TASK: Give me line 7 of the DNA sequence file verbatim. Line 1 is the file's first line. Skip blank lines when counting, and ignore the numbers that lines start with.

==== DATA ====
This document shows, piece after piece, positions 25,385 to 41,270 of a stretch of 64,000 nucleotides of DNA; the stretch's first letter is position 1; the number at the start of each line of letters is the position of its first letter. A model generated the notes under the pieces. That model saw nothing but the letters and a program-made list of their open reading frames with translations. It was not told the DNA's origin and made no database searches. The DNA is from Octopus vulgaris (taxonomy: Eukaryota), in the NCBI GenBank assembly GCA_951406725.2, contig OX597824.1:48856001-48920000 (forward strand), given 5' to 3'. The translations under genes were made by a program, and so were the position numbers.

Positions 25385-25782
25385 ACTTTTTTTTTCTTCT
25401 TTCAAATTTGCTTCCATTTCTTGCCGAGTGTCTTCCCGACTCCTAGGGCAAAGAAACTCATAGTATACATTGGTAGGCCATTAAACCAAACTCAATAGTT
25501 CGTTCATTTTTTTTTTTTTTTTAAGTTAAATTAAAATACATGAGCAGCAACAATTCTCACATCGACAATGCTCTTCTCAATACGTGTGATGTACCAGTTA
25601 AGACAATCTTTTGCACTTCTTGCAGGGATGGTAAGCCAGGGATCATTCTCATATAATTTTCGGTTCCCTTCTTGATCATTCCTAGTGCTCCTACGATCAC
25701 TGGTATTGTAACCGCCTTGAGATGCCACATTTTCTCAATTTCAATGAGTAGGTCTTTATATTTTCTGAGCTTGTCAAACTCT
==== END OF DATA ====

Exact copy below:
25701 TGGTATTGTAACCGCCTTGAGATGCCACATTTTCTCAATTTCAATGAGTAGGTCTTTATATTTTCTGAGCTTGTCAAACTCT